A New York Times reporter was visiting with us recently, and she noticed the Che buttons gracing each of our shirts. “Oh, I love Che!” she said enthusiastically, which surprised us since she worked for the self-styled “newspaper of record,” an outlet that for over half a century echoed the State Department’s relentless attacks on the Cuban revolution, Fidel Castro, and Che Guevara himself. But times change, and people as well as institutions are, of course, filled with contradictions, so, why not?
“You love Che? How come?”
“Oh,” she went on, “I was just in Cuba for the first time, and Che’s picture was everywhere. And he’s so appealing—those piercing eyes look right through you, and that valiant stance is so awesome. I bought Che T-shirts for my nephews, and Che coffee mugs for my parents!”
Well, it’s true: Che’s heroic image—larger than life—is everywhere you look, and not just in Cuba, but all over the Americas, Africa, Asia, and Europe. The famed Alberto Korda portrait—the one where Che gazes intently into the distance, eyes uplifted, beret slightly askew—has been reproduced more than almost any other image in the history of photography: on billboards and banners, commemorative plates and political posters, murals and mosaics. The iconic Che lives large in the popular culture, and the commodified Che is within easy reach of everyone.
But Che Guevara was also a flesh-and-blood human being—flawed, contradictory, trembling, and real—and as we mark the anniversary of his murder on October 9, 1967, it feels important to reflect on the Che who burned, intense and vital, for 39 years. This Che was a Marxist revolutionary and anti-imperialist, who saw the ravages of US foreign policy and fiercely fought against them; he was an internationalist, a believer in popular uprisings to end oppression and poverty—and for this he was assassinated with the active support and participation of the United States.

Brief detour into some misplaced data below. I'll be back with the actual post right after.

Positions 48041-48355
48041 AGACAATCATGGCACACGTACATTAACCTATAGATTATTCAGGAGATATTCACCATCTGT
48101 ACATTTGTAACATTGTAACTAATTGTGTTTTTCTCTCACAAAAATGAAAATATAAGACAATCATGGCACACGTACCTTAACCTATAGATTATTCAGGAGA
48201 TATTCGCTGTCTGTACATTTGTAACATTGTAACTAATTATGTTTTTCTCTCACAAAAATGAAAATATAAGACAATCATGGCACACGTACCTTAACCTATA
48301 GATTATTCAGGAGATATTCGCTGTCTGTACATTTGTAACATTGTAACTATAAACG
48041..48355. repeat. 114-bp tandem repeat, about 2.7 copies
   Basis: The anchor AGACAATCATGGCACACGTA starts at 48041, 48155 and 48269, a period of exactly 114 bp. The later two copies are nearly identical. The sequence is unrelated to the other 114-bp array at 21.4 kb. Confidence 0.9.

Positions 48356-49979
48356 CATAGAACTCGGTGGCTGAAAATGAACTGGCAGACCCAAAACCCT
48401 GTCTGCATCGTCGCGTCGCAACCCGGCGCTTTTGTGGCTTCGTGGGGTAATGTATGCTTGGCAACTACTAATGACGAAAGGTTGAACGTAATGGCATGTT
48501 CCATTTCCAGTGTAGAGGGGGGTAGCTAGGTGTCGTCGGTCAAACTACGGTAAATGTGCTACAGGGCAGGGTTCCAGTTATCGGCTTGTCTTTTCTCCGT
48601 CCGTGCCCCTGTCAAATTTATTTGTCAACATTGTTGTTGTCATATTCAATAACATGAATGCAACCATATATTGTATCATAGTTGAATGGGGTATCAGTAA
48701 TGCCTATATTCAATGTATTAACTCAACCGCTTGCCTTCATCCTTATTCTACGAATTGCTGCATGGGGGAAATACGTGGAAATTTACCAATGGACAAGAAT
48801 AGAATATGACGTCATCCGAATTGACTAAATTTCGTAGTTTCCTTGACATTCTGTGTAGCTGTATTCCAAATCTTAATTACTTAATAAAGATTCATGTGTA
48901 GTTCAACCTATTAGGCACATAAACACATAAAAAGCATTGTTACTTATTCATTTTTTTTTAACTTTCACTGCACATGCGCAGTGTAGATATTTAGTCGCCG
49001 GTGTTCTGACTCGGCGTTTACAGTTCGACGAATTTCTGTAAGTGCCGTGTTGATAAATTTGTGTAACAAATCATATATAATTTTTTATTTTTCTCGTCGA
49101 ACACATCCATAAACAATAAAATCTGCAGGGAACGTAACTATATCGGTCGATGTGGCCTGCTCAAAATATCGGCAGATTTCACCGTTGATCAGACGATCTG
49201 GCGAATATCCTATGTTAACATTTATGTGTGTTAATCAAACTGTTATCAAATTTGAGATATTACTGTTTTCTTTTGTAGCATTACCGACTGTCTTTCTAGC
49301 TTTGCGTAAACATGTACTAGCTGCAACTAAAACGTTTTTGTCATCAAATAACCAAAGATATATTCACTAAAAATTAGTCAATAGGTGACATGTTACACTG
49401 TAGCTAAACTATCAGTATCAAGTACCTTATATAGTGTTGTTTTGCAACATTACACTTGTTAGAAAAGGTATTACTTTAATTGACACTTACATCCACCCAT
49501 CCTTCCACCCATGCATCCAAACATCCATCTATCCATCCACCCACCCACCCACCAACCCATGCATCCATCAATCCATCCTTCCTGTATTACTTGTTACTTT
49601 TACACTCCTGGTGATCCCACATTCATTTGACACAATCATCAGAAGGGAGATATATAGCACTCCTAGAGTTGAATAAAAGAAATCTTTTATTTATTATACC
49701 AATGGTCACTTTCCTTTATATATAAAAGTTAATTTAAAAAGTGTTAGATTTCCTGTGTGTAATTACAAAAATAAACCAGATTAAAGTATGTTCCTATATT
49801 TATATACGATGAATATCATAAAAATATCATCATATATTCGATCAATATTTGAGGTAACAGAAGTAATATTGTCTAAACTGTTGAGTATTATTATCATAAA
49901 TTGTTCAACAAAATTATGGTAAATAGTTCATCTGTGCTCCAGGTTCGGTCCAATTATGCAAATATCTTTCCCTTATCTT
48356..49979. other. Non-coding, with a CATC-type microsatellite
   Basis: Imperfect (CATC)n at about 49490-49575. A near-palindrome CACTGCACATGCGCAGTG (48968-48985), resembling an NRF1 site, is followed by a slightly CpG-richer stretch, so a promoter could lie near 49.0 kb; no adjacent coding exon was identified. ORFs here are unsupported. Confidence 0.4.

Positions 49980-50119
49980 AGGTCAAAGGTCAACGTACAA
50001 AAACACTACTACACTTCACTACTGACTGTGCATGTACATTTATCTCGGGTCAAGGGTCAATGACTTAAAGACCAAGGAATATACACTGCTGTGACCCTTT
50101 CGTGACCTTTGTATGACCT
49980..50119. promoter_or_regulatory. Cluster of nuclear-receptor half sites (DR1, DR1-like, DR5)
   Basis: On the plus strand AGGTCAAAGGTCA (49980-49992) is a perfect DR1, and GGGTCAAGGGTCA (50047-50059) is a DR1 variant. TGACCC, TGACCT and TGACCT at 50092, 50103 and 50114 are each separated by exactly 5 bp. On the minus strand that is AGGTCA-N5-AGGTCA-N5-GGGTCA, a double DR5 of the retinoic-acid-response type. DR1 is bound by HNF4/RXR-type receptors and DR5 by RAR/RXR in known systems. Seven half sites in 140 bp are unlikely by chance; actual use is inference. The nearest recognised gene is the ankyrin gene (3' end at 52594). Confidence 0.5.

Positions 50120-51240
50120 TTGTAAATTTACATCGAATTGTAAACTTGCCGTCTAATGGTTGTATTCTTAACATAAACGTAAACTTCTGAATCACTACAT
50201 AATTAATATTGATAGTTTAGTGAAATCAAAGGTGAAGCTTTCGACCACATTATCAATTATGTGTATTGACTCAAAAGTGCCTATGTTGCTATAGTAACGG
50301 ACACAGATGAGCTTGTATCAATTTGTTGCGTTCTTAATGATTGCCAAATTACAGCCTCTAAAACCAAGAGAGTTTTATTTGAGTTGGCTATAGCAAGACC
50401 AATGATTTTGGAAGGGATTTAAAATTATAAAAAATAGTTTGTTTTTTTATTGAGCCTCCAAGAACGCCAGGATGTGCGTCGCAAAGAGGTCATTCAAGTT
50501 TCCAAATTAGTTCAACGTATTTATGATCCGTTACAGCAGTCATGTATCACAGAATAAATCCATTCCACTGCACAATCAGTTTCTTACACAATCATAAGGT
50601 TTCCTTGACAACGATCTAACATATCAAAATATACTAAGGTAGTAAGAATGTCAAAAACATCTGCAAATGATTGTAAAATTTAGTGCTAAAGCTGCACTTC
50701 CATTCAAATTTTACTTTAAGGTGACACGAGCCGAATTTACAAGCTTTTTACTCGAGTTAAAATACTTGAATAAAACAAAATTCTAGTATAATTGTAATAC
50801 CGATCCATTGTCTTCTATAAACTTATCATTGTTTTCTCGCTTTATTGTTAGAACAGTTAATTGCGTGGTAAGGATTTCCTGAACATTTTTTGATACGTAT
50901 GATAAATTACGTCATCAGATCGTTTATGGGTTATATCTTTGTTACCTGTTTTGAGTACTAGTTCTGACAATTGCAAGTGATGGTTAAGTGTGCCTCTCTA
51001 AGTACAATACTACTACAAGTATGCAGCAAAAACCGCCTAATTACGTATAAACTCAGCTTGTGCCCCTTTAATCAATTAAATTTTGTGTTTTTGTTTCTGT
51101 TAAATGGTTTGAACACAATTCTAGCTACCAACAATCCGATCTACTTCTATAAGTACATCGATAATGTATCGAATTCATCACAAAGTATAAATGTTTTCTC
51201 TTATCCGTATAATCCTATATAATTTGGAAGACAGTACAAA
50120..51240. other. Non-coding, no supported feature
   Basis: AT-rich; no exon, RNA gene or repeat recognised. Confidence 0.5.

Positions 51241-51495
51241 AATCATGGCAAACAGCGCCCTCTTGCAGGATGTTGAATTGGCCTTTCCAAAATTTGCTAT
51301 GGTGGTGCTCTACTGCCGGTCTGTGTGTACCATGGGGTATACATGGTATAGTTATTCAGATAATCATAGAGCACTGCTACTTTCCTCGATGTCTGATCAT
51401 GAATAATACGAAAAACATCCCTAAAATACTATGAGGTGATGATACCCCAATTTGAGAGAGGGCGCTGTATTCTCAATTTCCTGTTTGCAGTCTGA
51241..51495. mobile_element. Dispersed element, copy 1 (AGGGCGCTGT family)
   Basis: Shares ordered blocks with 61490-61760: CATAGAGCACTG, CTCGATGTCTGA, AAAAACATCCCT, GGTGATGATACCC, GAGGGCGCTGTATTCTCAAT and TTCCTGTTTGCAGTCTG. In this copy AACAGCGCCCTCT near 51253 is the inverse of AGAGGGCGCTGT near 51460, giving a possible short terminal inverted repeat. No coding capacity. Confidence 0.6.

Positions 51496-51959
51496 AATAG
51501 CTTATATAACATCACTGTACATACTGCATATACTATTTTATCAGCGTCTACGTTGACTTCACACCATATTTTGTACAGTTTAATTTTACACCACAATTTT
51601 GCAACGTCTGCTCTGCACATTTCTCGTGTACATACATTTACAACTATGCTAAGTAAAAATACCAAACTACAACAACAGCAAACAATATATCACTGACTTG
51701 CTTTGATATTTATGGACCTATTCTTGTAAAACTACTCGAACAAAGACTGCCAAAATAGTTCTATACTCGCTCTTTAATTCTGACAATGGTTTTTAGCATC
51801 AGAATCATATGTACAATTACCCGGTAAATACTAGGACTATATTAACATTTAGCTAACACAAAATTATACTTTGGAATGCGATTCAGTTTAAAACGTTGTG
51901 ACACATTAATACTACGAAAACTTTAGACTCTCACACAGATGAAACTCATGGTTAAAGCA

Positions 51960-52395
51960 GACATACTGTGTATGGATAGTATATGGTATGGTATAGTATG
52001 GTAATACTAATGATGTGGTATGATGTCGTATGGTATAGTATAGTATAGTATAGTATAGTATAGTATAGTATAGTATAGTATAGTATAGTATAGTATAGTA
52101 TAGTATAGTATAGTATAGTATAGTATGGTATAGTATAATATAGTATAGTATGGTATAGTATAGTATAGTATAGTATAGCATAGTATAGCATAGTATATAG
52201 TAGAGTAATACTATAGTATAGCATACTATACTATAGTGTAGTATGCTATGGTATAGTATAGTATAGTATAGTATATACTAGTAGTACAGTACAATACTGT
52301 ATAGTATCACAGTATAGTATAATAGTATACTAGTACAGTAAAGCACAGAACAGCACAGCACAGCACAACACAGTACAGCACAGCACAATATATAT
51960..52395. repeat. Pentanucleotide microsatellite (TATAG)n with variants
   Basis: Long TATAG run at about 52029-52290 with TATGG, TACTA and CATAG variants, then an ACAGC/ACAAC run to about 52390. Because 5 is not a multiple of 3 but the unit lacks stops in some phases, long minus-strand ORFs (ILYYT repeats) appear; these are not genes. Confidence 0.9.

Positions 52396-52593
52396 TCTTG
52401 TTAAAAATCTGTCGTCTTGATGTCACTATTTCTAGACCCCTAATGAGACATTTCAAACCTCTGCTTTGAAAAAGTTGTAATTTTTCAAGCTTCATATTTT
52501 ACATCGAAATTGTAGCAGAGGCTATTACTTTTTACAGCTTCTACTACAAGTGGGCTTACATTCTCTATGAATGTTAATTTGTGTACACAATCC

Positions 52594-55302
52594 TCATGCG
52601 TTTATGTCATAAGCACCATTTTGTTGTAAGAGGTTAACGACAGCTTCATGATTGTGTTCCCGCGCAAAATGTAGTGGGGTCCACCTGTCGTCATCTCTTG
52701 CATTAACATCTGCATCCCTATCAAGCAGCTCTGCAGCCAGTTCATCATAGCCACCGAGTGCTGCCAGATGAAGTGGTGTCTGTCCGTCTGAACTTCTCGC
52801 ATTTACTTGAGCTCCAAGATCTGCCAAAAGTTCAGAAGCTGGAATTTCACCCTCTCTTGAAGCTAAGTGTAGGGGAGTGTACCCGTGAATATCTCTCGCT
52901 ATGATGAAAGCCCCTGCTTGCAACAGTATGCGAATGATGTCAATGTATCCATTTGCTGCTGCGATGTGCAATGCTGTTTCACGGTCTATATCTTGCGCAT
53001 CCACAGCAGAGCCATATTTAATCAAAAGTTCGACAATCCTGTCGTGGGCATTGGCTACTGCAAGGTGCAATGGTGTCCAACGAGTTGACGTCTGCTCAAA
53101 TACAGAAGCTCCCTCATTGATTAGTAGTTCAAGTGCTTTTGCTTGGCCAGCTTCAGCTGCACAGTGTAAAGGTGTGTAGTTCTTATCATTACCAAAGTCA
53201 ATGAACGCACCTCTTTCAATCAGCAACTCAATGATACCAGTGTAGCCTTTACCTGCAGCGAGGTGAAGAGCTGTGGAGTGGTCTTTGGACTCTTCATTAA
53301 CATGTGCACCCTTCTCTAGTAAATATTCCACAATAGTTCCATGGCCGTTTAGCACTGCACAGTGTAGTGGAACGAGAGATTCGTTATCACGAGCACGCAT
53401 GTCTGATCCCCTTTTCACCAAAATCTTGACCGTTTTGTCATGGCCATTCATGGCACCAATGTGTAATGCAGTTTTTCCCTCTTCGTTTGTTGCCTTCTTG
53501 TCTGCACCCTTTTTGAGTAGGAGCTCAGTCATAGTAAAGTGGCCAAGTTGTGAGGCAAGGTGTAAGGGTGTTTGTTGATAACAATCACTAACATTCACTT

Dead now for 50 years, Che wasn’t much older than those of us who were radicalized in the 1960s, and he was formed by conditions not altogether different than those that affected us. To us, Che was a symbol of boldness, intelligence, internationalism, self-sacrifice, solidarity and, as he said, “at the risk of appearing ridiculous,” love. Che rejected personal gain and privilege for the leaders in a struggle for a fair and just society; he lived as he asked others to live.
It’s been said that Che was a citizen of the world. Perhaps more accurately, Che was a citizen of a world that did not yet exist.
Che’s earliest political ideas were forged in the bohemian home of his parents, offbeat Argentine aristocrats with more blue blood than money. Books and magazines covered the furniture, and the young Che, who had a capacious capacity for learning, imbibed it all. He read assiduously, including his father’s entire 25-volume collection of the Contemporary History of the Modern World, the collected works of Jules Verne, Freud, Bertrand Russell, Aldous Huxley, Mussolini, Stalin, Zola, Jack London, and Lenin. He read The Communist Manifesto, dipped into Das Kapital, and intended to write a biography of Marx.